Yes, the injuries and loss of life in Boston were tragic. But West, Texas lost more dead when the fertilizer plant blew up. The over-reaction in Boston came not from the event itself, but from one word, “terrorism.” Ironically, we often allow terrorism to terrify us, which is exactly what the terrorist want and what terror-wise governments should refuse to permit.
In his weekly address, President Obama said, “Americans refuse to be terrorized. Ultimately, that’s what we’ll remember from this week.” That was true of the police and the public, but not the government of the Commonwealth of Massachusetts. It lost its cool, and in the process made a very bad decision about public transit.
Transportation Readings for American Conservatives – How did we get in such a Mess? – From Guest Author Dr. Eric Sibul
The following is a list of books conservatives should read to understand how we got in our current transportation cul-de-sac. After reading this selection one cannot help but think our current situation is a big mess created by greed, corruption, incompetence and hopelessly misguided progressivism. The inspiration for this list came from “the canon” developed by my friend William S. Lind for the U.S. Marine Corps to further understanding of the development of the four generations of modern warfare. The canon, consisting of seven books, if read in the prescribed order will take the reader through the first, second, third and fourth generation warfare. As a friend of mine in the US Marines remarked on the list, “Even if the guy is a total rock, he’ll get it after reading the canon.” The transportation reading list revealed in this paper is still a work in progress, so the order is not so precise and story not yet fully chronicled in a critical way. Yet, the accounts cited below should convey to the reader a general sense of how we reached our current dilemma (or debacle, if you will).
The best place to start is with the development of the railroad industry, where misguided progressivism, corruption and statist mentalities almost totally destroyed what should be considered a crown jewel of the American free enterprise system. Two books by Albro Martin provide a good overview of the rise, decline and revitalization of American railroad industry: Enterprise denied; origins of the decline of American railroads, 1897-1917 (New York: Columbia University Press, 1971) and Railroads Triumphant: The Growth, Rejection, and Rebirth of a Vital American Force (New York: Columbia University Press, 1992). While the federal government assisted the construction of private railroads with land grants, this was not without a price as railroads had to carry government cargoes (mails and military supplies) and personnel at reduced cost. Railroads also paid income taxes and property taxes, perhaps making them the only form of transportation to be profitable to federal and state governments.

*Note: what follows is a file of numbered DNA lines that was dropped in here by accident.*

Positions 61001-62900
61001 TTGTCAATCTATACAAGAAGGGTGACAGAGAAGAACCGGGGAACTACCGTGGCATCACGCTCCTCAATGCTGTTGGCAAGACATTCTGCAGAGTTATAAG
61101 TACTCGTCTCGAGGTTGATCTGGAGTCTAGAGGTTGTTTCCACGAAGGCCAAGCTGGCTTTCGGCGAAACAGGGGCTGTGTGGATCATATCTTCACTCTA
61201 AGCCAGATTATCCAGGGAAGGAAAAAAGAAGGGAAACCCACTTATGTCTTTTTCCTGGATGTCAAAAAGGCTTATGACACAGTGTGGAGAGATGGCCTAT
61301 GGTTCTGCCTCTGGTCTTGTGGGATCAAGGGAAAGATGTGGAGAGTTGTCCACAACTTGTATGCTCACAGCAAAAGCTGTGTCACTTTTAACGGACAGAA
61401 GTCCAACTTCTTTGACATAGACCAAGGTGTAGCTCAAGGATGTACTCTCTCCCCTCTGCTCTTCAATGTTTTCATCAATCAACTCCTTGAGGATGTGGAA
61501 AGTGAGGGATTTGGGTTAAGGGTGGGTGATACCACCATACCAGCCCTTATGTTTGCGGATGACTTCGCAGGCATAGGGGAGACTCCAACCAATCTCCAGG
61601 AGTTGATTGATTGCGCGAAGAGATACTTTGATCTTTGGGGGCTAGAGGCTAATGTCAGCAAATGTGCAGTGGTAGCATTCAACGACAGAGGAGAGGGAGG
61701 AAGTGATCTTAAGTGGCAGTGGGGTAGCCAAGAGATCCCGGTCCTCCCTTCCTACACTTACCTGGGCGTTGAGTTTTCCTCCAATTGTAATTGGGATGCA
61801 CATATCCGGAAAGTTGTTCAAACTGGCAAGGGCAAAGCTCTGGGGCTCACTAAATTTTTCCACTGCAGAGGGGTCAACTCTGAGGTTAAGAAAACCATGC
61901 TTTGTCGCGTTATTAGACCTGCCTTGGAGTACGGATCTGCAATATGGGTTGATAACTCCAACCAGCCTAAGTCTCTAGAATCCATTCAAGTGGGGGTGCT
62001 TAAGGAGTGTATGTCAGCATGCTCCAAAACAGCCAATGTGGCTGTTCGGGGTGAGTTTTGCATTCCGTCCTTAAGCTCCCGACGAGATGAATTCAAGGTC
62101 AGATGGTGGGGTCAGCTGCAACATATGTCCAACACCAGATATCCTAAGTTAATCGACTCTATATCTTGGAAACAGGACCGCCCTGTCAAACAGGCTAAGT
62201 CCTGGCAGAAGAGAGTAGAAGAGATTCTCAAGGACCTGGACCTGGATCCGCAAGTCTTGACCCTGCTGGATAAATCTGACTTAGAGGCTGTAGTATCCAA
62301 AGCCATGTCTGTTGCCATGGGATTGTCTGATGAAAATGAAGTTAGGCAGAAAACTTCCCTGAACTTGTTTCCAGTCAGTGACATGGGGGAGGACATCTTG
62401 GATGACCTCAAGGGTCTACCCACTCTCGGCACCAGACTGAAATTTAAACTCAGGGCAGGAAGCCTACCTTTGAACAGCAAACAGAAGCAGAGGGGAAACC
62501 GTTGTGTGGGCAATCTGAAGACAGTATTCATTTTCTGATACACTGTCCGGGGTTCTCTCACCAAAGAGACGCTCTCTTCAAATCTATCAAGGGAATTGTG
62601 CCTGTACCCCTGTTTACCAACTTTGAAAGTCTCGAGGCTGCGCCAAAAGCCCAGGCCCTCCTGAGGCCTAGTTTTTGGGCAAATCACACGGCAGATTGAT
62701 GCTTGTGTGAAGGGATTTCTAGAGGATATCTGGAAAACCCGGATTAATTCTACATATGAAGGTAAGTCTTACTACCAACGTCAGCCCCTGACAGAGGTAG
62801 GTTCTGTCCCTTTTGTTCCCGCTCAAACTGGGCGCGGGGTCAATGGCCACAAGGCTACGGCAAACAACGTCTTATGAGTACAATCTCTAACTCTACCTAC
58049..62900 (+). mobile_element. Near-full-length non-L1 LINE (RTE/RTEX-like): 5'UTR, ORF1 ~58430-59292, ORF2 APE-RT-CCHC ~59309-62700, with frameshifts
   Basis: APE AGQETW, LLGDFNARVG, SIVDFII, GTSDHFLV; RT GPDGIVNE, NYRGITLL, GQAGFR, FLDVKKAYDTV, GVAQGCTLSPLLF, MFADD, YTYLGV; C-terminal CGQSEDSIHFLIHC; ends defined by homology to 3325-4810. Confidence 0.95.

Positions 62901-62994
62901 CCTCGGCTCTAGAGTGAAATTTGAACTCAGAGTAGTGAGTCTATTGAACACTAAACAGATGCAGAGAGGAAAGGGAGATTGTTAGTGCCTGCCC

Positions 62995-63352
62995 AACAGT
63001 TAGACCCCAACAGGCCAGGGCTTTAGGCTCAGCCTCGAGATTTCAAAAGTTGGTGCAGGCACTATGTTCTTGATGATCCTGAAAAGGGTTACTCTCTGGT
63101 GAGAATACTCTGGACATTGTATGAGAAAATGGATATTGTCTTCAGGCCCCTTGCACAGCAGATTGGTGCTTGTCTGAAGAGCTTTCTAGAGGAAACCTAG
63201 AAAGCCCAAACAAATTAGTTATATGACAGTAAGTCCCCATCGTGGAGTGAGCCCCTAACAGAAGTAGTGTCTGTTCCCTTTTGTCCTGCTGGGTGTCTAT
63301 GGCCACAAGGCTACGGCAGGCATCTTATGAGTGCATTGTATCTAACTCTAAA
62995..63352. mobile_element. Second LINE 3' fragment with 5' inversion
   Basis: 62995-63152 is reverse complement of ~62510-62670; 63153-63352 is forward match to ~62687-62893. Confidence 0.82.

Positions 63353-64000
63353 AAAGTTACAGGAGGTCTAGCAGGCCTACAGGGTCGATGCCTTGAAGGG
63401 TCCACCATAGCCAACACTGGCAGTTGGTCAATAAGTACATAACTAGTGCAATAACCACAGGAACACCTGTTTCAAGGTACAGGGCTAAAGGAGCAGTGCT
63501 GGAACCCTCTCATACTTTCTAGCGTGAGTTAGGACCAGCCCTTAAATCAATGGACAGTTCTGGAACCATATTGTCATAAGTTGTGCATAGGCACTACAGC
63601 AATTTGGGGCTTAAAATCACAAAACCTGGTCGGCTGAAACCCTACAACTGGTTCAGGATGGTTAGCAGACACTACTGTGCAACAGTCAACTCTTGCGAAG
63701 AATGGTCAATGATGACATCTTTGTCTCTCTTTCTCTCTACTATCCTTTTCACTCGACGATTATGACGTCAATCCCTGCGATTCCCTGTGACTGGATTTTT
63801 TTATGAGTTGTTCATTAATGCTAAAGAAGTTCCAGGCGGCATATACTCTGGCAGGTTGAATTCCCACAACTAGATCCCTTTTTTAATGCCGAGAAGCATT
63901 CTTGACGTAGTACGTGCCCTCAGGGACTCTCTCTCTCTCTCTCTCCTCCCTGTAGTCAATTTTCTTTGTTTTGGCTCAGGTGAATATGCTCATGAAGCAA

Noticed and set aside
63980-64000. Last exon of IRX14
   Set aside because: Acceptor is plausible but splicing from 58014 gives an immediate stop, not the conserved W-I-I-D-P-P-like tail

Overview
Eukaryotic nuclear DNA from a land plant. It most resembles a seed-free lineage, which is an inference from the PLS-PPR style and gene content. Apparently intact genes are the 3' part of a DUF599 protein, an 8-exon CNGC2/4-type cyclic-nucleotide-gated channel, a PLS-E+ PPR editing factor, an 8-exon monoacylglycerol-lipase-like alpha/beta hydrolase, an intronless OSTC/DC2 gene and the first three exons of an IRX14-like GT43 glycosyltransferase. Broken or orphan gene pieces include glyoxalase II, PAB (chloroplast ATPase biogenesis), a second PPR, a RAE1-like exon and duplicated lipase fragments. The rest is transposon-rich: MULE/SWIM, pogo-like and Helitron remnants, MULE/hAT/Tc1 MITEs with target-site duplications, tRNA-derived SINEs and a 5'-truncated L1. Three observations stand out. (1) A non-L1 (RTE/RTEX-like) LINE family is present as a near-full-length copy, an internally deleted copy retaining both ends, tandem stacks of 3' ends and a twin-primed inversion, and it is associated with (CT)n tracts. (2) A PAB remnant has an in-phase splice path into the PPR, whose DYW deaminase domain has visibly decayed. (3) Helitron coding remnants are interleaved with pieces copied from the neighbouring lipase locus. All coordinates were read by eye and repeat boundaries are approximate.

Corrupt politicians such as Frank Hague in New Jersey used railroads running through their states as personal piggybanks, robbing them as they saw fit. The Interstate Commerce Commission (ICC) emerged as a draconian regulatory agency that long blocked the railroads from developing coordinated transportation, in other words, integrated rail, road, air and water passenger transport and intermodal freight shipping.
American railroads were quite amazing. They maintained their own infrastructure including major urban passenger terminals, provided for their own security with their own police forces, provided health care for their own employees with their own hospitals and surgeons, cleaned up their own accidents, and even maintained a cadre of transportation specialists at their own expense to stand ready for military mobilization during national emergencies. The Staggers Rail Act of 1980 finally abolished the ICC. Correspondingly, railroads recovered magnificently after the 1980s as efficient freight carriers. Privately operated passenger rail service may see its emergence in the state of Florida, although in a limited way, in the next two years.
Conservatives should recall that federal road building has long been part of the left wing/progressive agenda, always in part directed against the private ownership of transportation infrastructure. The rise to primacy of the petroleum powered motor vehicle in America was in part due to the destruction of privately owned and operated electric interurban and street railways. The CEO of General Motors (GM), Alfred P. Sloan, Jr., came to the conclusion in 1923 that the American automobile market was saturated – those who wanted cars already owned them. As a result, from the 1920s to the 1950s GM used its sizeable financial muscle through a Byzantine network of subsidiaries and holding companies to buy privately owned electric railway systems throughout the United States and systematically dismantle them, forcing former users no other alternative but to purchase automobiles. While GM and their co-conspirators, Standard Oil, Mack Trucks and Firestone Tire Company, were caught red-handed at this, they received only token fines. Stephen Goddard’s Getting There: The Epic Struggle between Rail and Rail in the American Century (Chicago: University of Chicago Press, 1996) provides a good overview of the rise of the federal highway system as well as the destruction of privately owned electric rail transit in America. Helen Leavitt’s Superhighway – Superhoax (Garden City, NY: Doubleday Press, 1970) also deals with the rise of the federal highway system, but her book addresses actual national defense needs and federal interstate highways in a stronger way than Goddard’s Getting There.